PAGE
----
Impact of SEL

group of female studentsStudies show SEL leads to beneficial outcomes related to social behaviors and emotional skills, attitudes about self, school, and civic engagement, conduct problems, emotional distress, and academic performance. The benefits of social and emotional learning are well-researched, and evidence demonstrates that an education that promotes SEL produces positive results for students, adults, and school communities.

Numerous studies available show academic learning accelerates when supportive relationships are present and opportunities to develop and practice social, emotional, and cognitive skills across many different contexts. Students thrive when SEL is promoted and reinforced throughout the school day. Academic performance is bolstered when SEL is taught and modeled by teachers, families, and community members and supported by district policies, practices, and investments.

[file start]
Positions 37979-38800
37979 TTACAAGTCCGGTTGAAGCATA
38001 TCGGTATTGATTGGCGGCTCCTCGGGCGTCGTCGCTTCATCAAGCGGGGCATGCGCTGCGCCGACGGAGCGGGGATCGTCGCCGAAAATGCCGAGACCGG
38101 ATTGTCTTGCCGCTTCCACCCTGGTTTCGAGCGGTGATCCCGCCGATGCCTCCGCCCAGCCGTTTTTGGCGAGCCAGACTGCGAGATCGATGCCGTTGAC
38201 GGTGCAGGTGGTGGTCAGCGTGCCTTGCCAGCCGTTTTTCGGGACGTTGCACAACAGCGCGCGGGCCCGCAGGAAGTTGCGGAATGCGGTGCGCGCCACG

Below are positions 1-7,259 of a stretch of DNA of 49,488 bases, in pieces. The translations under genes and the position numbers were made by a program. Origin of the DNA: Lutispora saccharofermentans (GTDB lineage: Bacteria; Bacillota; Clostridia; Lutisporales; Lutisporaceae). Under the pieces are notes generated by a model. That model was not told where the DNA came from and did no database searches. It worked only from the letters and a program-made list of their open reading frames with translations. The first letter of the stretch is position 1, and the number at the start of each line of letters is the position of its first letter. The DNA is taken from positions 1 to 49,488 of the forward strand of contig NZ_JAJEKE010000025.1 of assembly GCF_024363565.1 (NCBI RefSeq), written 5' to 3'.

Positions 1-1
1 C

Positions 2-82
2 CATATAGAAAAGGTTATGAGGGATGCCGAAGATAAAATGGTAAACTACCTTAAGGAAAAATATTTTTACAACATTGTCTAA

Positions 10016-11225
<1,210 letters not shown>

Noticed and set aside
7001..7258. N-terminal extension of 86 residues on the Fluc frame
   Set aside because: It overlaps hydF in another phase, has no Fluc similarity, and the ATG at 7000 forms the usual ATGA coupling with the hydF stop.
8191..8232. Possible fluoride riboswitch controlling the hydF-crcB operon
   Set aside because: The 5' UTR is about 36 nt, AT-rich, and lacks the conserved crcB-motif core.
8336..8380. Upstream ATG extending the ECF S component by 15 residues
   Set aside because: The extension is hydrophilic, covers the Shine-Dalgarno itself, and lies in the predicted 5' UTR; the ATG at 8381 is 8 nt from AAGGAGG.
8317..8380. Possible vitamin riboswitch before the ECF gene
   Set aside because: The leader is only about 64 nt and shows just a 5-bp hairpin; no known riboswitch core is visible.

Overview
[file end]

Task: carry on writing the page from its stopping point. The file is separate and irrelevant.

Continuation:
• Approximately 27% more students will improve their academic performance and 24% more will have improved social behaviors and lower levels of distress at the end of an SEL program
  • SEL programs that address the five core competencies increased students’ academic performance compared to students who did not participate

A 2021 review found that universal SEL interventions enhance young people’s social and emotional skills and reduce symptoms of anxiety and depression in the short term. Other SEL interventions have had limited studies and some inconsistent results or have limited evidence of impact.

  • Students participating in SEL programs showed an increased ability to manage stress and depression, improved classroom behavior and better attitudes about themselves, others, and school.

Studies found that teachers who reported higher levels of well-being reported engaging in SEL practices to a greater extent than those with lower reported well-being.

  • Studies show a positive correlation between strong social emotional assets after an SEL program and higher levels of well-being for up to 18 years later.
  • Six of the top ten identified skills needed for the future include social and emotional competencies, such as creativity, critical thinking and problem solving.
  • Thirty-one percent of employers worldwide struggle to find qualified employees. There is a labor shortage of qualified employees because fewer students are graduating high school with the social and emotional skills required for today’s workplace.